A civil lawsuit has been filed against 23 coal companies owned by West Virginia Gov. Jim Justice and operating in Virginia, West Virginia, Tennessee, Alabama and Kentucky, which seeks more than $4.7 million in unpaid penalties for violations of the Federal Mine Safety and Health Act.

The civil action, filed by United States Attorney Thomas Cullen in the Western District of Virginia on behalf of the Mine Safety and Health Administration (MSHA), claimed that the companies failed to pay penalties or notify MSHA that it contested the penalties on at least 2,297 citations that were issued to the mine operators between May 3, 2014, and May 3, 2019. Cullen said it was “unacceptable” and they “will hold them accountable.”

“The MSHA plays a critical role in protecting our coal miners and ensuring that mine owners and operators fulfill their legal obligations to provide safe and healthy working conditions,” U.S. Attorney Cullen said. “As alleged in the complaint, the defendants racked up over 2,000 safety violations over a five-year period and have, to date, refused to comply with their legal obligations to pay the resulting financial penalties.”

Assistant Secretary of Labor for MSHA David Zatezalo said mine operators should be held responsible for what they owe. “In the Mine Act, Congress was extremely clear on enforcement matters: federal inspectors issue citations for safety and health violations, which carry a monetary fine,” he said. “Failure to pay penalties is unfair to miners who deserve safe workplaces, and to mine operators who play by the rules.”

According to Cullen, when the defendants failed to pay the civil penalties for 100 days, despite two demand letters, MSHA referred the civil penalties to the Department of Treasury for collection. Another written demand was issued from the Department of Treasury, but the companies still did not pay. On September 5, 2018, the United States Attorney’s Office for the Western District of Virginia made a written demand on the defendants for the delinquent debts. The defendants still failed to pay the outstanding debts, Cullen added.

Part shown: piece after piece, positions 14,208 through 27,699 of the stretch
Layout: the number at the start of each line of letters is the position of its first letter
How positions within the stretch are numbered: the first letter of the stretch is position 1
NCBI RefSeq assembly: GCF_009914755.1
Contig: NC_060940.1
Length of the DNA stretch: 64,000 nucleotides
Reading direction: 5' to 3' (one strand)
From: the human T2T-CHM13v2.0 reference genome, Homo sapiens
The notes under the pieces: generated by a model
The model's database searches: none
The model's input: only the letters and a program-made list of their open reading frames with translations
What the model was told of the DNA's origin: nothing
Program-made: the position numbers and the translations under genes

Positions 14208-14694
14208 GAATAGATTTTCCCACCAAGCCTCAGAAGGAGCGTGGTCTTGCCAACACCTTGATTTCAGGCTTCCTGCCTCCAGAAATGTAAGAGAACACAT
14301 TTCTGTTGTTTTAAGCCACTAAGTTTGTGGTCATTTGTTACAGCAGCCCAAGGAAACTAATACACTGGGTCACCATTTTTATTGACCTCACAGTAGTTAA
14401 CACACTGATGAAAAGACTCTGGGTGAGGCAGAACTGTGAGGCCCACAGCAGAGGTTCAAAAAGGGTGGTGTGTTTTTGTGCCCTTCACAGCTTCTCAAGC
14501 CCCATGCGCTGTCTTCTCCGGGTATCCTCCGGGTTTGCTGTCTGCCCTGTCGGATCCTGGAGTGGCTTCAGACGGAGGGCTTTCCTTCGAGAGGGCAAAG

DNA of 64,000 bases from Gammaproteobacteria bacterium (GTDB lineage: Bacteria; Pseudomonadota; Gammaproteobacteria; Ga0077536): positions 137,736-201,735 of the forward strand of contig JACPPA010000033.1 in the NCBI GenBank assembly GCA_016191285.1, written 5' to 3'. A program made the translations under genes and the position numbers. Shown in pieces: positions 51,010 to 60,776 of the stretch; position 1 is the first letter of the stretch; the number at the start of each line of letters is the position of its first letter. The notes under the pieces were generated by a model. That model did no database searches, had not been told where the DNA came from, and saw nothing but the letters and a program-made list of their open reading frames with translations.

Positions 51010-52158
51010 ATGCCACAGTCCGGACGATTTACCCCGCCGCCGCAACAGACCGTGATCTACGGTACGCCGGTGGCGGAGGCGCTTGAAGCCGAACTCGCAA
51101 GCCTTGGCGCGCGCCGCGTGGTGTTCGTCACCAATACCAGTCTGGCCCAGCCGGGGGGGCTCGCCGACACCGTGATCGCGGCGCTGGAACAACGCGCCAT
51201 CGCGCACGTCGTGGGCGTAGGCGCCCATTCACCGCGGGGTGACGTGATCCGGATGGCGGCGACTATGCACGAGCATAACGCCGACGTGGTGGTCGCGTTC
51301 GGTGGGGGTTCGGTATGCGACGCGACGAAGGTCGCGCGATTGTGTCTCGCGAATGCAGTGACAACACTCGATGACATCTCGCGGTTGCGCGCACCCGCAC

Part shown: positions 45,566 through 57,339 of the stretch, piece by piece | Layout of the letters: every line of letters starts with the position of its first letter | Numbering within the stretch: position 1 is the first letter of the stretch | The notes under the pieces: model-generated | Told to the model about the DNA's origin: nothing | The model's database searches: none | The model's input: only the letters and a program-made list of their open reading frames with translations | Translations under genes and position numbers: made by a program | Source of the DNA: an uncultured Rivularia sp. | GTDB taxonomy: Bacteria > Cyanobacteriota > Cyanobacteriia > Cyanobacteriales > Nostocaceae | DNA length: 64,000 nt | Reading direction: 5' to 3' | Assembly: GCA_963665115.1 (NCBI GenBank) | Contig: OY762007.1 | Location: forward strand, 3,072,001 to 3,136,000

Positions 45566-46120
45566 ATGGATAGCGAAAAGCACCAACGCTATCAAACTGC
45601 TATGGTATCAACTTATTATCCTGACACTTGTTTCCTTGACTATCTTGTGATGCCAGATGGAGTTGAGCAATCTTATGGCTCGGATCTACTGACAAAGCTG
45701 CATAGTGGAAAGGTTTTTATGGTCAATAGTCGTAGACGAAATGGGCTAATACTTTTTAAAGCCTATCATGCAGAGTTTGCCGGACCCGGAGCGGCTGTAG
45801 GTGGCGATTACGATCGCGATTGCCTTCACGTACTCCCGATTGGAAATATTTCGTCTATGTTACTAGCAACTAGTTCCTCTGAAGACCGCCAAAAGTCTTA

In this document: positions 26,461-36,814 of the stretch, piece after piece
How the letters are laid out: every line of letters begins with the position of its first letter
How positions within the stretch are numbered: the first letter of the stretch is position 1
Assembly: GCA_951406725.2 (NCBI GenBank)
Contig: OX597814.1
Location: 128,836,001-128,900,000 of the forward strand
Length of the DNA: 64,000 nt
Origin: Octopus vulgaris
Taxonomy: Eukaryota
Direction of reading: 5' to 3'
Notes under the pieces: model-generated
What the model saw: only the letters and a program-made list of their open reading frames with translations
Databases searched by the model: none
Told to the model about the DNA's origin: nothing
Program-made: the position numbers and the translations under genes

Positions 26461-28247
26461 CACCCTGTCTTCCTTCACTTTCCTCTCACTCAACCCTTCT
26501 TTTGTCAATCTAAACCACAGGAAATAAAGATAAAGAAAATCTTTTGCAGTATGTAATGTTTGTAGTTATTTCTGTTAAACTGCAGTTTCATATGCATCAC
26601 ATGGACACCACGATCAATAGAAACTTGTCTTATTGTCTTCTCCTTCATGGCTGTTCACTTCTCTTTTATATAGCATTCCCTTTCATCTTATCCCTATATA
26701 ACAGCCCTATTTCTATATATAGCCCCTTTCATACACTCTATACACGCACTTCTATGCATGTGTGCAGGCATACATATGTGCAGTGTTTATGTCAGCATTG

In the complaint, the United States is seeking judgment against the 23 defendants for $3,954,984.37, the total principal amount of unpaid civil penalties owed. An additional $821,386.03 in administrative costs and interest is being sought.

The 23 defendants are: Southern Coal Corp.; Justice Coal of Alabama; A&G Coal Corp.; Black River Coal; Chestnut Land Holdings; Double Bonus Coal Co.; Dynamic Energy; Four Star Resources; Frontier Coal Co.; Infinity Energy; Justice Energy Co.; Justice Highwall Mining; Kentucky Fuel Corp.; Keystone Service Industries; M&P Services; Nine Mile Mining; Nufac Mining Co.; Pay Car Mining; Premium Coal Co.; S and H Mining; Sequoia Energy; Tams Management; and Virginia Fuel Corp.

According to court documents, each of the defendant companies operated at least one mine with delinquent, uncontested MSHA penalties.